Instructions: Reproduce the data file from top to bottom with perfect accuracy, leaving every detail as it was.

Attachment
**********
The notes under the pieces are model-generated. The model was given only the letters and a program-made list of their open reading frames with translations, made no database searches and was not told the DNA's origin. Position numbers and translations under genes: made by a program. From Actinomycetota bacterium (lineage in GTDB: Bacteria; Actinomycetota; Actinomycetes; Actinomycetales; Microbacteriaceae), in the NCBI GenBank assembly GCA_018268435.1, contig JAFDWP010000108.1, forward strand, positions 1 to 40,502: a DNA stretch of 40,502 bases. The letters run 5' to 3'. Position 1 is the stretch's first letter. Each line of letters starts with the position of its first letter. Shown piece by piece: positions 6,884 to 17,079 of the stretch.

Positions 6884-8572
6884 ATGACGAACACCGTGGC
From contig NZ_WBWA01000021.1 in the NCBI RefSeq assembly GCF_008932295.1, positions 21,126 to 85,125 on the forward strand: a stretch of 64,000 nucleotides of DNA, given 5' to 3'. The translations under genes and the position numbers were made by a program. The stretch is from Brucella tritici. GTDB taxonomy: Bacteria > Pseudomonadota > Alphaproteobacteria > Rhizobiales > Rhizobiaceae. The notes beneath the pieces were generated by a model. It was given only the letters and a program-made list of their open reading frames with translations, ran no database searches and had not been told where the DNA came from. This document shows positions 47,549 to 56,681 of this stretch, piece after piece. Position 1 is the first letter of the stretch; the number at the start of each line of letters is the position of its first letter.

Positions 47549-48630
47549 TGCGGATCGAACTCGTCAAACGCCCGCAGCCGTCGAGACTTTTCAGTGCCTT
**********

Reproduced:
The notes under the pieces are model-generated. The model was given only the letters and a program-made list of their open reading frames with translations, made no database searches and was not told the DNA's origin. Position numbers and translations under genes: made by a program. From Actinomycetota bacterium (lineage in GTDB: Bacteria; Actinomycetota; Actinomycetes; Actinomycetales; Microbacteriaceae), in the NCBI GenBank assembly GCA_018268435.1, contig JAFDWP010000108.1, forward strand, positions 1 to 40,502: a DNA stretch of 40,502 bases. The letters run 5' to 3'. Position 1 is the stretch's first letter. Each line of letters starts with the position of its first letter. Shown piece by piece: positions 6,884 to 17,079 of the stretch.

Positions 6884-8572
6884 ATGACGAACACCGTGGC
From contig NZ_WBWA01000021.1 in the NCBI RefSeq assembly GCF_008932295.1, positions 21,126 to 85,125 on the forward strand: a stretch of 64,000 nucleotides of DNA, given 5' to 3'. The translations under genes and the position numbers were made by a program. The stretch is from Brucella tritici. GTDB taxonomy: Bacteria > Pseudomonadota > Alphaproteobacteria > Rhizobiales > Rhizobiaceae. The notes beneath the pieces were generated by a model. It was given only the letters and a program-made list of their open reading frames with translations, ran no database searches and had not been told where the DNA came from. This document shows positions 47,549 to 56,681 of this stretch, piece after piece. Position 1 is the first letter of the stretch; the number at the start of each line of letters is the position of its first letter.

Positions 47549-48630
47549 TGCGGATCGAACTCGTCAAACGCCCGCAGCCGTCGAGACTTTTCAGTGCCTT